Why are confession and absolution a permanent part of our worship, both in the Daily Office and in the Eucharist? Today’s Romans text may provide one of the more complete answers, although commentators are hardly of one mind. I find James Dunn’s approach helpful: Paul is talking about his present experience. It’s not simply a matter of the common human experience of acting in self-contradictory ways (“I see the better and approve it, but I follow the worse” Ovid, Metamorphoses 7:20-21) or of the rabbinic “good impulse” and “evil impulse” within each person. It’s a matter of, through Christ, straddling two ages. (Two ages: this age and the age to come. And God in Christ has begun to bring the age to come [the “last things,” the eschatological] into our present.) Here’s Dunn toward the end of his discussion:
“V.25b [“So then, with my mind I am a slave to the law of God, but with my flesh I am a slave to the law of sin.”] is a classic statement of the eschatological tension set up by the death and resurrection of Christ: through his death writing finis to the age of Adam and through his resurrection introducing the age of the last Adam. In Paul’s understanding the tension is not one that is natural to man, or one that is consequent upon the fall of man. The fallenness of man is one side of it, but the tension is only set up by the introduction of the eschatological ‘now’ in Christ. And it only becomes personal for Paul with conversion-initiation. The tension then is a tension not simply of redemption delayed, but precisely of a redemption already begun but not yet completed. The very fact that he can envisage a service of the law of God with the mind presupposes a renewed mind (cf. 12:2), a having died with Christ (6:2-11); while the continuing service of the law of sin with the flesh clearly indicates a dimension of the believer’s existence not yet caught up in the risen life of Christ (cf. 8:11, 23), a having-not-yet-been-raised with Christ (6:5, 8). The assurance of future deliverance does not itself bring to an end the eschatological tension in which believers find themselves caught.”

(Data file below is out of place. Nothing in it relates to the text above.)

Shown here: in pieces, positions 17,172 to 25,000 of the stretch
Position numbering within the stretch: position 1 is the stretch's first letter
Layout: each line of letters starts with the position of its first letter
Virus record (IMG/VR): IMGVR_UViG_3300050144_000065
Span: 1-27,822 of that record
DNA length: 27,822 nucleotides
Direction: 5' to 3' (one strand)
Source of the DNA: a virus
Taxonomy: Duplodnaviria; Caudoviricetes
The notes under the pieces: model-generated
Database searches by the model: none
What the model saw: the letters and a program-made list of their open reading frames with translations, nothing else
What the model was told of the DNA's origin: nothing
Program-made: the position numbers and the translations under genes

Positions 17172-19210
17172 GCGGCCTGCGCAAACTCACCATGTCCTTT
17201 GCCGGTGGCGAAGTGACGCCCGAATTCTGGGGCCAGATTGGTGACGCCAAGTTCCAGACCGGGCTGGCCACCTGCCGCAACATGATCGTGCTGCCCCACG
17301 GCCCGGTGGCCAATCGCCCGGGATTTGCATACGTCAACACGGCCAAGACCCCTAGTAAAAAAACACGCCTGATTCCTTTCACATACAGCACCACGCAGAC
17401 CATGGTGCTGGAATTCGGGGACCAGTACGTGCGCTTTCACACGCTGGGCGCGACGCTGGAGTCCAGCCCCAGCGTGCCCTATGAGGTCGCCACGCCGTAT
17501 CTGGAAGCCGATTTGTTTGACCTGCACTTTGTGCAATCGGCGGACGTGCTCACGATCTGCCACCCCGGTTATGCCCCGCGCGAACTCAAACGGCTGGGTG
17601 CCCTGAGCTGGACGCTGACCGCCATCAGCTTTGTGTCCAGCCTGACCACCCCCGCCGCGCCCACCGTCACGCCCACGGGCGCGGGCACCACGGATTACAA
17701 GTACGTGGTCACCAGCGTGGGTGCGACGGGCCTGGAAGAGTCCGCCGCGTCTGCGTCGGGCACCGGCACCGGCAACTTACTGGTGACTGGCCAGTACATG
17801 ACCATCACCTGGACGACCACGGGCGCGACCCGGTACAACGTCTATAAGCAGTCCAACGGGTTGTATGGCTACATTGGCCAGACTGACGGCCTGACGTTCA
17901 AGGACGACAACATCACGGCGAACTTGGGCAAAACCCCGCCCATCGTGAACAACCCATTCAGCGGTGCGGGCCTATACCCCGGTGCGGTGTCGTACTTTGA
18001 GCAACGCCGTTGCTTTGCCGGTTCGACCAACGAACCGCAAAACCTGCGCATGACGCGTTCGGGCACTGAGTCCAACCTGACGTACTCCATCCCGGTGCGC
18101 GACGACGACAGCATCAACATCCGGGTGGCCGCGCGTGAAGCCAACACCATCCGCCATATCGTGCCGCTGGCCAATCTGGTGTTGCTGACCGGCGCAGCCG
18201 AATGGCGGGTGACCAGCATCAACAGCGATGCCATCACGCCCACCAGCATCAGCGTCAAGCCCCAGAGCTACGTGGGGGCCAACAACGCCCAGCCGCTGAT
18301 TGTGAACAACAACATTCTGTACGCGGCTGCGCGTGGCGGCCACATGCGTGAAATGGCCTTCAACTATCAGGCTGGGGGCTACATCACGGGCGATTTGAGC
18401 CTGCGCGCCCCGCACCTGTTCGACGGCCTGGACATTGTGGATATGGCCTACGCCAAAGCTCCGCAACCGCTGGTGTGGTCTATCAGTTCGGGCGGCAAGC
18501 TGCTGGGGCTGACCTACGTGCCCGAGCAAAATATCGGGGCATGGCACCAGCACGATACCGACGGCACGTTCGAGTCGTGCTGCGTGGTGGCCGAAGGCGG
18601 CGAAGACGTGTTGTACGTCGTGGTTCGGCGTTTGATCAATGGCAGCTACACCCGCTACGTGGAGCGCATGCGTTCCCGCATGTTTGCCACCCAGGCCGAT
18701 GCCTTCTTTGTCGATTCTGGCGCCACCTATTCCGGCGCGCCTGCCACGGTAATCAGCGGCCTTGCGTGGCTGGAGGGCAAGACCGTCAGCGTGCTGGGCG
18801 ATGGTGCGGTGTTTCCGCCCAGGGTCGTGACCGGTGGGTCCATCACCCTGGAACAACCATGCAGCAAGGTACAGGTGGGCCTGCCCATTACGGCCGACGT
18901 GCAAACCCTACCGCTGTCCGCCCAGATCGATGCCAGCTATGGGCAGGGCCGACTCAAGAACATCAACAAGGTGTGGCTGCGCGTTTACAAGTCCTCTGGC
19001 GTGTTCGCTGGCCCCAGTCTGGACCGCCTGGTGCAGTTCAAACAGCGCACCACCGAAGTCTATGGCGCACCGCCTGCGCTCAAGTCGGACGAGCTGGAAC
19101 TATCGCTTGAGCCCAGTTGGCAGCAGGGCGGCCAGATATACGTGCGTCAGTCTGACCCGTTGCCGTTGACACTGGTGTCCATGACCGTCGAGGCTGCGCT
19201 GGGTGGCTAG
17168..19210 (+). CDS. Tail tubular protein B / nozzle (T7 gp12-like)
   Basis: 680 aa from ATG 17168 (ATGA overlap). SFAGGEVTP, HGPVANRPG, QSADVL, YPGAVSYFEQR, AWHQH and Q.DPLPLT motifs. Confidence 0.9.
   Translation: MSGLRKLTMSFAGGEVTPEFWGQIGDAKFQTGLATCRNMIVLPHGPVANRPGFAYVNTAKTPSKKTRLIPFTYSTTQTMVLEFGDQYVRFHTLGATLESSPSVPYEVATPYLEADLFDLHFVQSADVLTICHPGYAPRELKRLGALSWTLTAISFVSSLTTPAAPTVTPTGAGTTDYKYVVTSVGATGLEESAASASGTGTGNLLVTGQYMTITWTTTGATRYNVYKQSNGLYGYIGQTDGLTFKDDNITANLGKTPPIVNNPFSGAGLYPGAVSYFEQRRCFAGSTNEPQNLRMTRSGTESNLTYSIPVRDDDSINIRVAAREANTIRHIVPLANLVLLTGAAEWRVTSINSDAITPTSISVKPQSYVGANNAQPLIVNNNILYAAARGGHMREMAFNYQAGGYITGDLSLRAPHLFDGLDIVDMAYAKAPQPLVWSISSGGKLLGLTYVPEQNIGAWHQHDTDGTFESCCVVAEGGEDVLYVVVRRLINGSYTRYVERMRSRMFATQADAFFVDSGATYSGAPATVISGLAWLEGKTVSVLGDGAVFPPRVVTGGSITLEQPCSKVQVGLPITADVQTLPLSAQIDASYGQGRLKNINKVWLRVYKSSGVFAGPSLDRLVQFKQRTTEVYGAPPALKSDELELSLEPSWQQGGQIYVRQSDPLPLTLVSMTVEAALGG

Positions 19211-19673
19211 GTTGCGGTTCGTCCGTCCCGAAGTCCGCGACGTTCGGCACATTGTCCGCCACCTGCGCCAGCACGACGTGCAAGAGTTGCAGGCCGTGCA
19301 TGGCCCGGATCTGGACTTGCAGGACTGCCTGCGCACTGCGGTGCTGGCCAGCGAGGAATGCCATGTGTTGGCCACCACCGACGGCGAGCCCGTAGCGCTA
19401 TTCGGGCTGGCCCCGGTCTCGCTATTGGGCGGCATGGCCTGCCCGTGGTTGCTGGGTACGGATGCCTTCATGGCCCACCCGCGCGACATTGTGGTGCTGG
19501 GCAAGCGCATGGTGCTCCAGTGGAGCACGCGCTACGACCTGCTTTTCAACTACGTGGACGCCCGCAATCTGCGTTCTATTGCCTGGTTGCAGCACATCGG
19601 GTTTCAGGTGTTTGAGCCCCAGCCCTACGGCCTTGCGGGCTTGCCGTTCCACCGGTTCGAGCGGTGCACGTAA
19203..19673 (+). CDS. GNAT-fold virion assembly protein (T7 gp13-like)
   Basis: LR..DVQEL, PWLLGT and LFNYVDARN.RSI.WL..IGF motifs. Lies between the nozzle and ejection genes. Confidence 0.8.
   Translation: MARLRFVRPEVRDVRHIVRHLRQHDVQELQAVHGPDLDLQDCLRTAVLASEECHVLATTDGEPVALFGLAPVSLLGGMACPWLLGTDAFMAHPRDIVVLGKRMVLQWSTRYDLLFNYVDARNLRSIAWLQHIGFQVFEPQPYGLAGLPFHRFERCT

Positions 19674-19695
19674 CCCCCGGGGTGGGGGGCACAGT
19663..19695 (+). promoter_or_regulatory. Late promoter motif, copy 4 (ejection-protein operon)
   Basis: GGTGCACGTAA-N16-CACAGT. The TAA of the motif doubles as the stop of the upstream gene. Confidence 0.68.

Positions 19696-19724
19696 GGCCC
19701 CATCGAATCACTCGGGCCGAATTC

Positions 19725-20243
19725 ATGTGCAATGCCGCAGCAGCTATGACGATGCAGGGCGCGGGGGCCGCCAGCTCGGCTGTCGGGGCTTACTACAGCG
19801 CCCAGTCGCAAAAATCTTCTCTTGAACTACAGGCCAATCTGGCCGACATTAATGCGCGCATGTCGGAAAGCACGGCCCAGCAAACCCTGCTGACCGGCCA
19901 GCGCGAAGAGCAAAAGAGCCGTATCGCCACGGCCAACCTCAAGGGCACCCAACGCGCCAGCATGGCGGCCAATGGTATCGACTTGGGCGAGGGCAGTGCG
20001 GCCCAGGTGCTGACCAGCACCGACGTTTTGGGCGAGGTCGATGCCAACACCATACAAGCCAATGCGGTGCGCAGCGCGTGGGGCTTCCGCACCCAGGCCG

Pulling the camera back, Paul introduced himself as a slave (doulos) of Jesus Christ at the start of the letter, and set up a binary contrast between being slaves to sin or to righteousness in 6:15-23. Here (7:25b) bringing in the camera for a close-up, Paul uses the corresponding verb (douleuw): slave to the law of God and to the law of sin. No wonder in the next chapter we’ll hear “we ourselves…groan inwardly while we wait for adoption, the redemption of our bodies.”
In other words, today’s text encourages a rereading of chapters 5-6, in which we may notice that while some of the results of Jesus’ obedience are in the present, others are set in the future. This does give us the dignity of some agency—with today’s text a warning that our agency is more constrained than we’d like. So for the reader inspired by Paul’s exhortations in 6:12-23, today’s text warns against discouragement. Likewise, today’s text guards against an overly triumphalist reading of chapter 8!